The Southland is a largely unmapped expanse of desert, pin-marked now and again by one- and two-horse towns, and very rarely the occasional market city, places where the spokes of trade routes converge. But Sand is miles from anywhere else, and I don’t know what lies to the south, if anything.
At first, when Sand became nothing but a speck behind me—never more has its name seemed more fitting—I took to counting my steps. I counted for hours before I realized I was looking at my feet instead of at the bullet catcher. I thought for sure when I looked up he’d be long gone and that I’d be lost in no man’s land, where there is nothing but cacti and lizards that flick out their tongues like they’re telling jokes about you. But he was still there, a skinny black figure on the pan of the desert, shimmering in a way that was both magical and terrifying.
I’ve been tracking the bullet catcher for three days and my water is gone. So is my food. I began by walking in the footsteps of the bullet catcher, matching his long strides, drinking when he drank, eating when he ate, sleeping when he slept. But, somehow, I never manage to gain any ground. Dmitri’s hat is my only shade. My skin is burned and cracked and dirty. I had planned on sneaking up on the bullet catcher the first night, after he’d fallen asleep near his campfire, but how could I when he seemed to sleep for only moments? And when, at the end of so many long, hot miles, my legs were so tired I collapsed as soon as he stopped? And when there was nothing to hide behind anyway? No rocks, no bushes, no hills.
The wind picks up, a hot gust from the devil’s backside. The sand stings my skin like a million horseflies. The wind fills my eyes and nose and mouth with sand. I’ve stopped sweating, and it’s not getting any cooler—a bad sign. Next will be the light-headedness, then the hallucinations. Up ahead, the bullet catcher goes in and out of focus. And then he’s gone. I stop and blink dumbly at the spot on the horizon where he’d just been. But he doesn’t reappear. I look behind me, at my footsteps receding north. If I turn around, I’ll never make it back to town. Then the wind blows away my footsteps, like I’d never been there at all. And I realize, terribly, that I have no choice but to soldier on after the bullet catcher.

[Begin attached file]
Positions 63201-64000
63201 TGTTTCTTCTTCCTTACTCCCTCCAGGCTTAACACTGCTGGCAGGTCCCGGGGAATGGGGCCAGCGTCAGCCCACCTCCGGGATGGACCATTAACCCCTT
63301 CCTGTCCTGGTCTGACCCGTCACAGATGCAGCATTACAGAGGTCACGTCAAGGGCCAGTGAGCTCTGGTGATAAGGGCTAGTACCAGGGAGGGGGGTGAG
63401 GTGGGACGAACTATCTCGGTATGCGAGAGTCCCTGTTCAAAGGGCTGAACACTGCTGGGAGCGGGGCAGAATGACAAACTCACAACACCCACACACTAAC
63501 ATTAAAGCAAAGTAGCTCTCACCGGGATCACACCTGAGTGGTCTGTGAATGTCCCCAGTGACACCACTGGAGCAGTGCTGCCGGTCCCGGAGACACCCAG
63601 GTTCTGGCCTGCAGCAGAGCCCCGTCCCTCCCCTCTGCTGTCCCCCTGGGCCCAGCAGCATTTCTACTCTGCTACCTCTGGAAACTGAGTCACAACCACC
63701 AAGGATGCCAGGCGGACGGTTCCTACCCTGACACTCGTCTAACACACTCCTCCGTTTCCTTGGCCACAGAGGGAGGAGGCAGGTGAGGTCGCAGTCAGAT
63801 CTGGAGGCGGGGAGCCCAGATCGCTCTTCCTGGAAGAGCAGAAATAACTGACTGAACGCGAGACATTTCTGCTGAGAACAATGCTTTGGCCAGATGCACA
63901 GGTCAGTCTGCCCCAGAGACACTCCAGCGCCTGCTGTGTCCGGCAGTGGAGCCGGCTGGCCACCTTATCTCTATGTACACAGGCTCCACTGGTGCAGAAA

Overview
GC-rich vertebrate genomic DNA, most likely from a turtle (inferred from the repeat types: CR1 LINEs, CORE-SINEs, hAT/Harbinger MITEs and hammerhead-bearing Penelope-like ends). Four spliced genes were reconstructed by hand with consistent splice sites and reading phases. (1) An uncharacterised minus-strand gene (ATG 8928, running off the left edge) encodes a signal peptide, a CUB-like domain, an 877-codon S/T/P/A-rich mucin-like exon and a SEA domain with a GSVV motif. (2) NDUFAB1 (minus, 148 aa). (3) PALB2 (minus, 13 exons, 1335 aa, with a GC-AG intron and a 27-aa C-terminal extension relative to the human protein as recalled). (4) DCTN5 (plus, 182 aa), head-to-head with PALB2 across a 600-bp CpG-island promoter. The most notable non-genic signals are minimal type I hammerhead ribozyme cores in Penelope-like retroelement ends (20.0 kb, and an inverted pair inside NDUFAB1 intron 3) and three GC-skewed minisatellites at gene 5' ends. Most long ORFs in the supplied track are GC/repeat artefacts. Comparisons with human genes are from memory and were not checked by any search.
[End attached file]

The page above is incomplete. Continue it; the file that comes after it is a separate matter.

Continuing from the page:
By late evening, the bullet catcher has not reappeared, and his tracks are increasingly faint ahead of me. I’m going to die out here. I thought it would be more frightening, dying, but after so many days walking it’s a relief. It would be easy. I could just lie down, right here, and let the sand cover me like a blanket. But my legs, clumsy as they’ve become, keep stumbling forward on their own. I’m not frightened and I’m not sorry. Not even a little bit. Nikko and I share this fate, six years apart. We will both have died out here, under the big, wide-open sky. At this moment, I feel closer to him than I have in years.
The sun finally sets. For about the length of two breaths, everything is perfect. The wind is cool, the sand doesn’t sting, the piercing blue sky turns dark and colorless. Then the temperature drops. Drops through the floor. It locks my knees and brings new pain to my sunburns. The cold splits my lips, and I lick them to get that little bit of moisture. I’m thinking about Nikko, thinking that soon I’ll lie down and fall asleep and when I wake he will be there with me, and then I stumble over something soft but firm and fall face first into the dirt.
I roll over on my back, fairly certain I’m not dead. Everything hurts too much. My skin is fried, my mouth is full of sand, my legs and feet throb. The cold night air has one hand on my heart. Hell has to be less of an ordeal than this. But the view! The view in heaven can’t be any better. From heaven everything below must seem so small, so insignificant. How can that view be as beautiful as looking up at this dark, limitless dome? What is black at first reveals itself as velvet purple and blue, brilliant with the sharp light of a billion stars.
When we were kids, before we went to live with the Brothers and Sisters, Nikko and I would stretch a sheet over our heads and poke it full of pinholes. Above the sheet, we’d hang candles. It was like sleeping under the real desert sky, only better, because it was warm and Nikko was there, and there were no snakes. When a bit of the colored candle wax dripped onto the sheet, it would expand slowly in a small violet or pink or blue circle.
Nikko would point and say, “Look, those are stars exploding.”
Tonight, as I gaze up, all but unable to move from the pain and cold, the sky looks much like those warm, safe nights of my childhood with my brother. It’s a million miles away in every sense, but it doesn’t matter. The feeling of my lips,...